If you plan to visit a Department of Foreign Affairs passport office wearing shorts, be prepared to be turned away.
In our hot and humid climate shorts are far more comfortable than long pants, but at the DFA they’re banned.
The DFA has strict rules on how their customers should dress. Their policy states: “no slippers, no sandos, no shorts, no spaghetti-strapped blouses (whatever they are), no micro-mini skirts.”
In this day and age it seems odd that the DFA should have such Draconian rules. It got me thinking about how other countries tackle the issue of what people should wear when visiting government offices?
After some brief research, it seems the Philippines might be unique in this regard. There’s no dress code for visitors to government offices in Hong Kong, Singapore or Australia. And, in the US, they wouldn’t dare for fear of a lawsuit.
So why here?
Of course one could always challenge the rules. A 12 year-old British boy did just that a while ago when he wore a skirt to school in protest against rules which ban boys from wearing shorts.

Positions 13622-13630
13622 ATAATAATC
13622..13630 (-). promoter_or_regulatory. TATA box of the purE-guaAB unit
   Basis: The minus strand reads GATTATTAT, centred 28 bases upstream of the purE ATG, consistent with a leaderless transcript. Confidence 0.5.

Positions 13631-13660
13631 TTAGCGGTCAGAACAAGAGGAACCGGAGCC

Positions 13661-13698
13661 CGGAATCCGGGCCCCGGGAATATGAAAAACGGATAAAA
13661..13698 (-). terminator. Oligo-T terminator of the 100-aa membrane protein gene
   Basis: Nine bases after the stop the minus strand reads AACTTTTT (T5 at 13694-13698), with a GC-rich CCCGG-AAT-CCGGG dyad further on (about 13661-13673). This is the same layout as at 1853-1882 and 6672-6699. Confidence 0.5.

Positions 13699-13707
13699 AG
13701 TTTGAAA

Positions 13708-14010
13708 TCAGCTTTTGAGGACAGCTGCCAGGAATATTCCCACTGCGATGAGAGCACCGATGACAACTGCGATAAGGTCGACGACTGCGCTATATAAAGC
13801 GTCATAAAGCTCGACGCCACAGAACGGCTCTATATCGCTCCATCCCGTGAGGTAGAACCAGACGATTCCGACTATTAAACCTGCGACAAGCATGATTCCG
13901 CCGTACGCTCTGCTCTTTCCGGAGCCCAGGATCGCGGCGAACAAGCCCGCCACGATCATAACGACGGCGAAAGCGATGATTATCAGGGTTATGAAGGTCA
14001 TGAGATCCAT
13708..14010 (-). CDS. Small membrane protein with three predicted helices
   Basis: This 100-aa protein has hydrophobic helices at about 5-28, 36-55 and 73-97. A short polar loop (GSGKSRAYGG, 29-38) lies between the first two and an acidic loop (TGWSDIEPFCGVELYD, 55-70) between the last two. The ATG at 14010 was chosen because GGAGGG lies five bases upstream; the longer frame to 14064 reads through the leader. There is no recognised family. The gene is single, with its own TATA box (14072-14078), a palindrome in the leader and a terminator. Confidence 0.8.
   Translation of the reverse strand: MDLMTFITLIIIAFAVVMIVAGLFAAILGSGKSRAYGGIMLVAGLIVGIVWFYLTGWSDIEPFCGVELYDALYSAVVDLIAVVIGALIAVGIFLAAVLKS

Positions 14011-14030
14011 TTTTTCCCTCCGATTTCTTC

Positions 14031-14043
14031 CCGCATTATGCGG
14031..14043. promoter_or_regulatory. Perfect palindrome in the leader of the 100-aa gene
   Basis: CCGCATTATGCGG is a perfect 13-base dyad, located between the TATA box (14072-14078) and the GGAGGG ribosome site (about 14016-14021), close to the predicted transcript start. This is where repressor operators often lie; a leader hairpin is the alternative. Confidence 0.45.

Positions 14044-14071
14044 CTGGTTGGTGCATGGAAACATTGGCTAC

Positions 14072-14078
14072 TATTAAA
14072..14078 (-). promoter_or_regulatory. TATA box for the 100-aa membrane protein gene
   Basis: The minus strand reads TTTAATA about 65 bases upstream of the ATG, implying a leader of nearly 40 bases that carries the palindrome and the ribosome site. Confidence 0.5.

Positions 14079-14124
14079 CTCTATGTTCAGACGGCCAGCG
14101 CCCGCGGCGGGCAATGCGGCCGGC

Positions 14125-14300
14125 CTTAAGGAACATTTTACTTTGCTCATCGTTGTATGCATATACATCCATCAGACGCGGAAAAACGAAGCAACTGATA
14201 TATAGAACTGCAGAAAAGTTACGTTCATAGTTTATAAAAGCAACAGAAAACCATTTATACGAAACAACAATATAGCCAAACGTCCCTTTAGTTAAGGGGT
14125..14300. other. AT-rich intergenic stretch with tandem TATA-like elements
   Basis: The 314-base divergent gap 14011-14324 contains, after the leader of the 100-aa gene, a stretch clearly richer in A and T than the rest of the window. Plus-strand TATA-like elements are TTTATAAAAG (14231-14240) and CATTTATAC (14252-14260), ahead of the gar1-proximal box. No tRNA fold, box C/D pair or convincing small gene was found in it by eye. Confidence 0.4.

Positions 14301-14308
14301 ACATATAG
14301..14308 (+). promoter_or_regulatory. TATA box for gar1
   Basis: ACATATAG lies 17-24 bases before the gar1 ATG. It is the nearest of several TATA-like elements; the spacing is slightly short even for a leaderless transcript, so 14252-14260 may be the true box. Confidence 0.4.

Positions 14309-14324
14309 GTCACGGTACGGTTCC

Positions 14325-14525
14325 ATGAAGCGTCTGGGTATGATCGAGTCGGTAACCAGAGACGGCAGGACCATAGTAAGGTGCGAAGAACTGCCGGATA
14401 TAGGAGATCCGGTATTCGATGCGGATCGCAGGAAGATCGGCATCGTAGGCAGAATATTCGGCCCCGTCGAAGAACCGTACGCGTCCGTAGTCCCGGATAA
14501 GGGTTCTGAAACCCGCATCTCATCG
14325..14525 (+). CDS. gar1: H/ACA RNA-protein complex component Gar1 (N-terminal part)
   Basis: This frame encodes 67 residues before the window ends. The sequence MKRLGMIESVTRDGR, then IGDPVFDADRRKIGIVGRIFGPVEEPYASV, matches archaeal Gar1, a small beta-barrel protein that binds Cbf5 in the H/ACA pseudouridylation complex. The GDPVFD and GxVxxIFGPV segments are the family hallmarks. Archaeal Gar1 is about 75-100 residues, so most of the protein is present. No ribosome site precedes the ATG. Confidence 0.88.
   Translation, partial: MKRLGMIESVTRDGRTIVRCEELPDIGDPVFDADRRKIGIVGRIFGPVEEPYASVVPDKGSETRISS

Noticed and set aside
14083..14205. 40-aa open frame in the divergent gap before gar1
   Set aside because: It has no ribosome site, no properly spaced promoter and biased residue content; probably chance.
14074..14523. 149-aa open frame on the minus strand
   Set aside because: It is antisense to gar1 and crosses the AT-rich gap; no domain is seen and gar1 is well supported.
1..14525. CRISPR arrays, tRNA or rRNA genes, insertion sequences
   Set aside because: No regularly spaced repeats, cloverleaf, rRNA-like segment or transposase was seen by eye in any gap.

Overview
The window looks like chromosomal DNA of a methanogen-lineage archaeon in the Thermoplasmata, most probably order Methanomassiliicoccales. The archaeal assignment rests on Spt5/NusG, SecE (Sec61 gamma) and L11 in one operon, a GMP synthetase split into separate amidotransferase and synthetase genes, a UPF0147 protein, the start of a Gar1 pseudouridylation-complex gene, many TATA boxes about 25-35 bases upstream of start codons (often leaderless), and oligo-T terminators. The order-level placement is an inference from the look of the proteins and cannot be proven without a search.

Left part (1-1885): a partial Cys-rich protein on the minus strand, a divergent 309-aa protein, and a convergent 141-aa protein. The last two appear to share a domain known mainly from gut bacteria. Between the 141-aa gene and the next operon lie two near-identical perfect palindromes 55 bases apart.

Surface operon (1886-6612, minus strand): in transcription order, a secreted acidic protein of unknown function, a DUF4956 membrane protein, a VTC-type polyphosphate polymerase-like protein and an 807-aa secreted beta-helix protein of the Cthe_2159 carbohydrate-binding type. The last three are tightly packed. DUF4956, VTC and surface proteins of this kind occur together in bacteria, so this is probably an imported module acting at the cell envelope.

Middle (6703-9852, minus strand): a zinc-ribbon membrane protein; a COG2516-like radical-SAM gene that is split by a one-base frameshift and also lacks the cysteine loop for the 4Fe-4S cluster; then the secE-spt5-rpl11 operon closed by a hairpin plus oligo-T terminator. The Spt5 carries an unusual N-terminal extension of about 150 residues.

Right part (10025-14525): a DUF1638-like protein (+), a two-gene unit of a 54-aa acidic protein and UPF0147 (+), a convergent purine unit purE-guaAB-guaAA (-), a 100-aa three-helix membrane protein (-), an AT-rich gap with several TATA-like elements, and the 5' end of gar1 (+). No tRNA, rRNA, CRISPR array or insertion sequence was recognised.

Chris Whitehead wore a girls’ knee-length skirt to classes as a protest against his school’s strict uniform policy which bans boys from wearing shorts during the hot summer months.
He also addressed 1,368 pupils at morning assembly wearing the black skirt, which boys are permitted to wear due to a loophole in the policy.
He said: ”In the summer girl students are allowed to wear skirts but boys are not allowed to wear shorts”.
Headteacher Robert Campbell said the ban on shorts was imposed following consultation with students, teachers and parents.
But he added: ‘What Chris has done is raise the issue in an entirely legitimate way. I think it will be right to start thinking about uniform again in September.’
And a few years ago a ban on a New Jersey schoolboy wearing flowery skirts to school was overturned after the American Civil Liberties Union (ACLU) claimed his rights were being violated.
So what about the DFA? A local official humm’d and ha’d when asked if a man wearing a skirt would be allowed into their offices.
At first the answer was no, but it was pointed out that a kaftan-style dress was de rigueur for many Muslim men and Scottish men wear kilts, which is essentially a long skirt. Finally, the official said men dressed like this would be allowed in.
And what about a man dressed in women’s clothes and wearing high heels? Yes, it seems he’d be allowed in too.
But a man wearing shorts? Perish the thought!